Kimchi and Quinoa
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I would like to start the New Year backwards; forget resolutions, forget new beginnings. Lets go back, way, way back. Let’s make a recipe that has been a part of history for thousands of years. Let’s make a recipe that requires time and patience. Let’s make a recipe that is not trendy. Let’s make a recipe that requires slowing down. Let’s make a recipe that requires bacteria do all the work. Let’s make a recipe that tastes funky. Let’s make a recipe that is still alive when eaten. Let’s make Kimchi!

If you have had the pleasure of eating kimchi, you know that it is tangy, sour, spicy, and a bit addictive. A little bit goes a long way but it never seems enough. When in college, kimchi would be the highlight of winter. Nothing would warm me up as well as the bowl of spicy soft tofu stew with a side of kimchi made at Collegetown’s best Korean restaurant. When going to a restaurant seemed impossible due to below zero temperatures, I would pair kimchi, bought at the local Asian market, with simple blanched vegetables and rice. 

I haven’t had kimchi in a while. Since moving away from Ithaca, and into Cambridge, then New York, Korean has become less accessible. As I browsed the new Kinfolk book (Gawh! Beautiful!), I stumbled upon a recipe by the food writer Rosa Park titled Kimchi Couscous. It immediately crept to the top of my recipes to make list. I immediately tough of switching the couscous for quinoa, since it just tastes better to me. And, instead of buying ready-made kinchi, I decided to take on the challenge of making it at home with the help of Sarah B.’s recipe.

This vegetarian kimchi recipe has been adapted to showcase some of my all time favorite ingredients. Because kimchi is one of those recipes that has been handed down through centuries, then adapted to every households taste buds, I knew it would be ok to change things up a bit. Unlike the traditional kimchi recipes, my version  is vegetarian. Cilantro, makes my kimchi special. While the fermentation time is not as long as traditional, I think it is more refreshing and less pungent. Nonetheless, deliciously spicy and belly warming with a kick! This is the perfect winter food.


Adapted from My New Roots

Makes about 6 cups

  •  1 Napa cabbage
  • 4 carrots
  • 1 daikon
  • 2 tablespoons good quality sea salt
  • 3 cloves garlic
  • 2 in knob ginger
  • 3 tablespoon red chili flakes
  • 1 bunch cilantro

Aside from the normal stuff (knife, cutting board, and a large bowl), you will need 3 pint sized mason jars and a lot of patience.

Start by washing all vegetables. Cut Napa cabbage into bite sized chunks and slice carrots and daikon into thin slices. Place vegetables in a large clean bowl. Add garlic, ginger, and chili flakes to a food processor. Pulse until ingredients resemble a thick paste. Add salt and chili paste to vegetables. Massage for 5 minutes. Mixture should be fragrant. Let vegetables sit at room temperature, covered with plastic wrap for 3-4 hours. Massage once more halfway through. The vegetables should have reduced in size significantly. There should be some brine at the bottom of the bowl. Add chopped cilantro when ready to transfer into sanitized mason jars.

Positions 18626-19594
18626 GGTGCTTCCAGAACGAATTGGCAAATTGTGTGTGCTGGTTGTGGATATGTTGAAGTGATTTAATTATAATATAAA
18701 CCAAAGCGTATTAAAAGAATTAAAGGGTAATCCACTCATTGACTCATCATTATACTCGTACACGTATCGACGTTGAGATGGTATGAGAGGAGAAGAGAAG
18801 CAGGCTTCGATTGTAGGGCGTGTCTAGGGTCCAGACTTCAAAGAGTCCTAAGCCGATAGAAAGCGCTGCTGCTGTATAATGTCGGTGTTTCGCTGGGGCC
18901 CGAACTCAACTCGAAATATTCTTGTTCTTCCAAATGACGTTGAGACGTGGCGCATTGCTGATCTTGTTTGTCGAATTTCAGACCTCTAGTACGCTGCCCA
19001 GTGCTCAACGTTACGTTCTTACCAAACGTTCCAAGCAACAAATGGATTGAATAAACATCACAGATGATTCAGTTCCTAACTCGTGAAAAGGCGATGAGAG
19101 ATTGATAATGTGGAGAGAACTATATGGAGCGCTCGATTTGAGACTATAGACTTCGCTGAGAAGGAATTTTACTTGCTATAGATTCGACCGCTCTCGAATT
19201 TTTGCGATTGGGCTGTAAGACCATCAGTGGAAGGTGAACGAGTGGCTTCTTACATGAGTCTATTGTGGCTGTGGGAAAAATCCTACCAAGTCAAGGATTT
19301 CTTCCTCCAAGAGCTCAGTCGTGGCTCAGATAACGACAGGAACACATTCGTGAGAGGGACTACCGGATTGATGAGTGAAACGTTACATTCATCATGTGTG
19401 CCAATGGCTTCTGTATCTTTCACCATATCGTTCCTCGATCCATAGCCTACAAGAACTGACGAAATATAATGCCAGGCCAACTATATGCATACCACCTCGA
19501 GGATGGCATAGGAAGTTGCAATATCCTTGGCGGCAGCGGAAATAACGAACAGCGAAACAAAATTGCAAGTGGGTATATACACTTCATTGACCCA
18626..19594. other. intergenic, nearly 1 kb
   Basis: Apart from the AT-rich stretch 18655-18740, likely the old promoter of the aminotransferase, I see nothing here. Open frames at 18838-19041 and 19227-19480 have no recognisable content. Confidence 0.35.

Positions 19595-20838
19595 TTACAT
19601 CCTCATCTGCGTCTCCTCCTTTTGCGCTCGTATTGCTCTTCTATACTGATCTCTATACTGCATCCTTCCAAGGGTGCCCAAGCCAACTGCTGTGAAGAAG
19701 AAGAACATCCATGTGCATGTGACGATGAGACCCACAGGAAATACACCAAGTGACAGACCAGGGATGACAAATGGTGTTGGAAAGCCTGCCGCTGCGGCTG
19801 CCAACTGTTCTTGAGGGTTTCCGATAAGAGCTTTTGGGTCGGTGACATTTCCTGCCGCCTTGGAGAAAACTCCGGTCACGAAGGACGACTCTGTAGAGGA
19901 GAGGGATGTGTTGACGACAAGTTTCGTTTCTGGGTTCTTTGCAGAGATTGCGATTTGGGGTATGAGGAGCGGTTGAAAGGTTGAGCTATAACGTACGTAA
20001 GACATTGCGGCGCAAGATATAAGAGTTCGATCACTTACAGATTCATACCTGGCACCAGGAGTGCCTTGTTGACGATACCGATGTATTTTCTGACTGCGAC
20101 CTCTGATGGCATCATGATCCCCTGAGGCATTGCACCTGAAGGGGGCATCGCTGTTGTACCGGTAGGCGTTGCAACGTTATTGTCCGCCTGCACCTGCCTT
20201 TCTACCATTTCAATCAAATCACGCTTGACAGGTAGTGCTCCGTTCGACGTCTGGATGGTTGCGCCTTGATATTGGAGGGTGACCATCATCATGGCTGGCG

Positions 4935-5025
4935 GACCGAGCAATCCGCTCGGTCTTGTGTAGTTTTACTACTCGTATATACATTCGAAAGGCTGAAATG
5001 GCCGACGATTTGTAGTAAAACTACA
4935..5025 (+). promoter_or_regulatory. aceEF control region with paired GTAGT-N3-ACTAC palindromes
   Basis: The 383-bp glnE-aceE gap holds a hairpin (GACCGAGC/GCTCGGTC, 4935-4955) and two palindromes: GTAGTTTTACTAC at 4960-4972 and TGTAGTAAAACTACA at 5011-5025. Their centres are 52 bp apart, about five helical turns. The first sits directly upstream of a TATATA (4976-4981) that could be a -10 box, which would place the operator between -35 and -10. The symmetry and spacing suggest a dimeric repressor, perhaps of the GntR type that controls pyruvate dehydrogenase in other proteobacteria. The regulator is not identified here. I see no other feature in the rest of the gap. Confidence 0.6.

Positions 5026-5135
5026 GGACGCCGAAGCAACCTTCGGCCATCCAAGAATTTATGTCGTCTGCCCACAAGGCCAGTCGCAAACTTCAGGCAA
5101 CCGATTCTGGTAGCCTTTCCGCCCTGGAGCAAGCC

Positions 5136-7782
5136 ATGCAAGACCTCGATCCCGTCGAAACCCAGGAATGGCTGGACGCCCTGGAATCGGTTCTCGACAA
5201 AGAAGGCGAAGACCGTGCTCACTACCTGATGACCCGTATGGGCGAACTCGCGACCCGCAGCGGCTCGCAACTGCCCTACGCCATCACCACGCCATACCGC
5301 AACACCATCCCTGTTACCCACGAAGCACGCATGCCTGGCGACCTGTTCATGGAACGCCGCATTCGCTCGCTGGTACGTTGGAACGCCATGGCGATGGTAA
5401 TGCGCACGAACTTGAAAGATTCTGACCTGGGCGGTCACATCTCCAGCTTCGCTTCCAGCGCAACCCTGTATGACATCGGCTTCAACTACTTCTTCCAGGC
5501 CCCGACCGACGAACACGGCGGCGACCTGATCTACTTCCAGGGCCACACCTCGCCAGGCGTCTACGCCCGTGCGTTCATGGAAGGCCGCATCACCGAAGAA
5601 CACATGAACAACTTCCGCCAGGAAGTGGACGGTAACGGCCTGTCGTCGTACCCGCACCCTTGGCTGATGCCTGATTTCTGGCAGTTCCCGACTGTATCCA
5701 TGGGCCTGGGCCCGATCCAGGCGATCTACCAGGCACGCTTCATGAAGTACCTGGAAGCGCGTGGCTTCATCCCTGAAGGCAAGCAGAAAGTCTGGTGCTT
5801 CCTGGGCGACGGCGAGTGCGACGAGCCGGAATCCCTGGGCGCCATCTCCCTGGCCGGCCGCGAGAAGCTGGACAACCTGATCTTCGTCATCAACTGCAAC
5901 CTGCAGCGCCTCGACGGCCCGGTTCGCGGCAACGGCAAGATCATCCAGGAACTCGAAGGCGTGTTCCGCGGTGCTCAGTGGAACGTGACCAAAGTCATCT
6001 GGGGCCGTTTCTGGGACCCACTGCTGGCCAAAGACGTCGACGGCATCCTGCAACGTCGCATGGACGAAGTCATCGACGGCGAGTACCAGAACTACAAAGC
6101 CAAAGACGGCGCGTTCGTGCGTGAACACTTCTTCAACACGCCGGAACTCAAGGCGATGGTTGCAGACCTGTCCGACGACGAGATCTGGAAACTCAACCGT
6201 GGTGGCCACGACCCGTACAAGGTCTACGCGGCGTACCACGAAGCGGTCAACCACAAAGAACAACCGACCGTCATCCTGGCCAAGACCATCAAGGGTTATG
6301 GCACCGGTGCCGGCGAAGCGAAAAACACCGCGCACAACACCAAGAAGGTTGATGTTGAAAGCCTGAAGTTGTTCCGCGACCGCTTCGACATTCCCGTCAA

To sanitize mason jars, place then in a large pot with enough water to fully cover them. Bring water to a boil. Boil for 15 to 20 minutes. Turn off heat. Place tongs you will use to remove jars in the water. Let the jars and tongs sit for another 10 minutes in the hot water. Transfer jars, face up, onto to a paper towel. Air dry for a minute.

Once jars are dry, transfer vegetables. Using a clean spoon tightly pack kimchi into jars, making sure to leave little air gaps. Lightly close each jar and let kimchi sit on your counter for 2-3 days. As the hours go by, you will start to notice little bubbles forming and the amount of brine increasing. After two days smell and taste the kimchi using a very clean spoon (no double dipping, it could spoil the kimchi). Kimchi should be sour and pungent, not foul.  If you like the taste, place jars in the refrigerator, otherwise, leave for another day or two until desired taste is achieved. The kimchi becomes funkier the longer you leave it fermenting. It should not develop mold, if it does, toss and start over.

While making this recipe, make sure to maintain a clean surface and only use very clean utensils to handle the kimchi. While kimchi is extremely good for you (good bacteria, healthy gut!) bad bacteria can make you sick. Don’t double dip, if you use an utensil to taste, toss and use a new clean one to mix and/or taste again. Sanitizing the mason jars is crucial!

Kimchi Quinoa

Adapted from The Kinfolk Table Cookbook recipe by Rosa Park

Serves 3-4

  • 1 cup quinoa
  • 2 cups water, or vegetable broth
  • pinch of salt
  • 2/3 cup kimchi
  • 1 handful fresh cilantro, chopped.
  • 1 friedegg

Rinse quinoa in a sieve under running water.  Transfer quinoa to a small pot. Add water and a pinch of salt. Bring to a boil, and then reduce heat to medium high. Cook uncovered until most of the water has been evaporated. Cover, and then reduce heat to low. Cook for another ten to fifteen minutes. Quinoa is done when it becomes translucent and a small white coil emerges around each grain. Remove from heat and set aside. Place kimchi in a small pot. Cook until full heated through (3-4 minutes). Add heated kimchi to cooked quinoa. Stir until evenly distributed. Add chopped cilantro.  To serve, add quinoa to a plate, and top off with a fried egg. Devour!